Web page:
membrane rupture

membrane rupture

rupture of the amnionic sac allowing the amnionic fluid to escape through the vagina.

mem·brane rup·ture

(mem'brān rŭp'chŭr)
Rupture of the amnionic sac allowing the amnionic fluid to escape through the vagina.
References in periodicals archive ?
They also collected samples from a second, smaller group of 87 women who presented to the hospital with premature membrane rupture.
Sparks will use the money to fund pioneering research into treatment for fetal membrane rupture, which causes 40 percent of premature births.
Inclusion criteria for the PPROM patients were as follows: pregnant women with 28-36+6 weeks of gestation, membrane rupture within 12 h, no use of any antibiotics within 2 months, and no history of any basic diseases (such as diabetes, cardiovascular disease, and hypertension).
Oligohidroamniosis developed in the intrauterine thirty third week and early membrane rupture occurred and the patient was hospitalized in newborn intensive care unit after intubating due to superficial respiration.
As the interval between membrane rupture and the onset of labour extends beyond 24 hours, the risk of maternal chorioamnionitis increases 5-fold relative to women with a latency period of less than 24 hours.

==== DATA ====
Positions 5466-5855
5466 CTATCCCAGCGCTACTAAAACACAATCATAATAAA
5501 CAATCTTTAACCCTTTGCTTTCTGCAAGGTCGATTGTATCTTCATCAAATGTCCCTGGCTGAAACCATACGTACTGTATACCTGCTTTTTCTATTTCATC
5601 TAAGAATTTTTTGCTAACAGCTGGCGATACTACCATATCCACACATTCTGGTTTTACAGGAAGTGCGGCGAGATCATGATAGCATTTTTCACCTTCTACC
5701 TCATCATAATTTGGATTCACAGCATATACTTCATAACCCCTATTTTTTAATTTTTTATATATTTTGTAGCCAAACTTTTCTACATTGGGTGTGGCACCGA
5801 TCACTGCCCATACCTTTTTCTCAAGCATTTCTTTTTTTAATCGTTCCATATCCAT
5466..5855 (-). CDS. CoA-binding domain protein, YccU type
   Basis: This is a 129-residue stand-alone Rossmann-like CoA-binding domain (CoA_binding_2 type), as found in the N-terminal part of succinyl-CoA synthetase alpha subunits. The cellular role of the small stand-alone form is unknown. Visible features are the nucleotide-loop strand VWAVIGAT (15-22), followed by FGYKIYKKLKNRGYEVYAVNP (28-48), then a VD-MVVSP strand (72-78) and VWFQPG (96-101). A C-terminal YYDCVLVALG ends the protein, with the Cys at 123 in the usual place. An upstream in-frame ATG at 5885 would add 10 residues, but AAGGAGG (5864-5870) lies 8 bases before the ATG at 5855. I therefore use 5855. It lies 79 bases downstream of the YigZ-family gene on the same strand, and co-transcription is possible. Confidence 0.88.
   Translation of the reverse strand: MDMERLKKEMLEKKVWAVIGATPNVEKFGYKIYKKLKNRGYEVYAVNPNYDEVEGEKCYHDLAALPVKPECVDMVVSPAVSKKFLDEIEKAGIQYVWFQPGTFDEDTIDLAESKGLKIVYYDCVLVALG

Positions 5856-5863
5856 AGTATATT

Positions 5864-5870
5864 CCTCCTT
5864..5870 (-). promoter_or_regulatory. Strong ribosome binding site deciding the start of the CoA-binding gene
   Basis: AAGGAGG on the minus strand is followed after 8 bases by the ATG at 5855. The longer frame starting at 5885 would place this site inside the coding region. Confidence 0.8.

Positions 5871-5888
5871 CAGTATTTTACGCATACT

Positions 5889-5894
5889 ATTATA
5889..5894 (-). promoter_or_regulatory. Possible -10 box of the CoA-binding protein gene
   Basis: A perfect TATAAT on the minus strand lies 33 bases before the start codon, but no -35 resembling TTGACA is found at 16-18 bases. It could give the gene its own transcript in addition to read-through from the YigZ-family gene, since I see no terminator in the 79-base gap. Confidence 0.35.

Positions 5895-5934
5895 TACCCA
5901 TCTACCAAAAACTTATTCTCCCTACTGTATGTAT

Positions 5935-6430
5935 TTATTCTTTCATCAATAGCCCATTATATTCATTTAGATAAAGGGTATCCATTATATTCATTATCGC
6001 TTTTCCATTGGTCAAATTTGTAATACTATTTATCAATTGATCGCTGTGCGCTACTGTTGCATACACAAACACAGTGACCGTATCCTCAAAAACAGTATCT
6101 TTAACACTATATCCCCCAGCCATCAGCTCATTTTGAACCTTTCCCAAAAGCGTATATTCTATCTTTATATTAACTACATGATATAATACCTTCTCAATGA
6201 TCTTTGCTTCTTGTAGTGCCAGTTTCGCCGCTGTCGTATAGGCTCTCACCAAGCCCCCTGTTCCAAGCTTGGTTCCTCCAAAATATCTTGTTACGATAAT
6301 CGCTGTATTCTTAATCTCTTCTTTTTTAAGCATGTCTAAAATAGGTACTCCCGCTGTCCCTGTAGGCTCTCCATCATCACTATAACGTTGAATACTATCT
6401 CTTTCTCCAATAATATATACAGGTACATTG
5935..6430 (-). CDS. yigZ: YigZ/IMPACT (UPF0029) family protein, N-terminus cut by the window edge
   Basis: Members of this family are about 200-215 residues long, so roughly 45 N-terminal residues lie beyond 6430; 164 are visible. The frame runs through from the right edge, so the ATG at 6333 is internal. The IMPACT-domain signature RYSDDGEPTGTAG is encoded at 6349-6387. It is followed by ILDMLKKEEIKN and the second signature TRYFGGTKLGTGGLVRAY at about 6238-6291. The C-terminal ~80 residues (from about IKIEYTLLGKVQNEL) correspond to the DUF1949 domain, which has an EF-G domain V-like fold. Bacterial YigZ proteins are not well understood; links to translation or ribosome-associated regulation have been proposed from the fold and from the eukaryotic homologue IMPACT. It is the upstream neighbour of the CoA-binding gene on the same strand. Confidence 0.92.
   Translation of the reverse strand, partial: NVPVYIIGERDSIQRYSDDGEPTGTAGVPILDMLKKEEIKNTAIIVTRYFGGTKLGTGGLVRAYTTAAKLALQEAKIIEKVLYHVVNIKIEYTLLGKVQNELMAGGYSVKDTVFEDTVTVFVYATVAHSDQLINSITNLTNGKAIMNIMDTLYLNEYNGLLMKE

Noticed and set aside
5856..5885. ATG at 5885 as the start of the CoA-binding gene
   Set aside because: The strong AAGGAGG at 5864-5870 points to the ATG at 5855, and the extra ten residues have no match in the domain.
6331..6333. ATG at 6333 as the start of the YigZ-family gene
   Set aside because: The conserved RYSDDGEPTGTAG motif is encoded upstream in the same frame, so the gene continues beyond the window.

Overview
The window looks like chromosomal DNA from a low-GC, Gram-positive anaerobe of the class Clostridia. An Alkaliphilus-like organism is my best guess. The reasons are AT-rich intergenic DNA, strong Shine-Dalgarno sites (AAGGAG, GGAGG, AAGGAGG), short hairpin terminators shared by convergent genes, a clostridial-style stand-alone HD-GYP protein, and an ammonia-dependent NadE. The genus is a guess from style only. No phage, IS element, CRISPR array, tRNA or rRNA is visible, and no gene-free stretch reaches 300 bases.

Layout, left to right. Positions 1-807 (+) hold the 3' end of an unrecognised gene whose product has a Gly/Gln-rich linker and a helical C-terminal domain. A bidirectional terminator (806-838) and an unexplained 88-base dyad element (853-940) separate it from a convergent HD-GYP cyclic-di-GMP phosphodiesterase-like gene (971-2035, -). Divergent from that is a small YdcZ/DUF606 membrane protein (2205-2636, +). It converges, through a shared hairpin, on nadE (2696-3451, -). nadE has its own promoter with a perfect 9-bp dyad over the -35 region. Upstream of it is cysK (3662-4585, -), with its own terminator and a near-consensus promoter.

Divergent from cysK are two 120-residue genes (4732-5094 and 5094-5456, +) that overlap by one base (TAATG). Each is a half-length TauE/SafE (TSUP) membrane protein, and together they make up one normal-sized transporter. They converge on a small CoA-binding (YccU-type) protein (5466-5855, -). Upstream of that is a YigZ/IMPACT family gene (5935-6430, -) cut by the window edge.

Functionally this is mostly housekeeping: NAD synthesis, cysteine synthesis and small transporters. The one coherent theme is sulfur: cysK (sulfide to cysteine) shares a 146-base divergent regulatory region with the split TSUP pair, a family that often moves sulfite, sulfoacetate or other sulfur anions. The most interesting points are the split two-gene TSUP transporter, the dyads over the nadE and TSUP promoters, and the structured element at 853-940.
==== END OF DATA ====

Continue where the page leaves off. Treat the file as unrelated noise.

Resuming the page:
For the other 18 pregnant women, with rupture of membranes before delivery, the median duration of membrane rupture was 72h (1h to 42 days).
3) Previous studies have shown this sexually transmitted infection is associated with premature membrane rupture, preterm labor, low birth weight, increased risk for pelvic inflammatory disease, and an increased risk for human immunodeficiency virus (HIV) transmission and acquisition in both men and women.
1 The cause, of membrane rupture, in most cases is unknown but recent evidence suggests that infection is a major cause.
As long as maternal and fetal status are reassuring, the statement says, cesarean deliveries for failed induction of labor in the latent phase can be avoided by allowing longer durations of the latent phase (up to 24 hours) and by requiring that oxytocin be administered for 12-18 hours after membrane rupture before deeming induction a failure.
The risk of fetal and maternal infection is known to be increased with increasing duration between membrane rupture and delivery.
This study, in particular, was subject to "survivor bias," as reflected in the significantly different intervals between membrane rupture and delivery in the two groups.
Following membrane rupture the preterm fetus is at risk of a number of complications such as prematurity placental abruption ascending infection intrapartum fetal distress and cord prolapsed.

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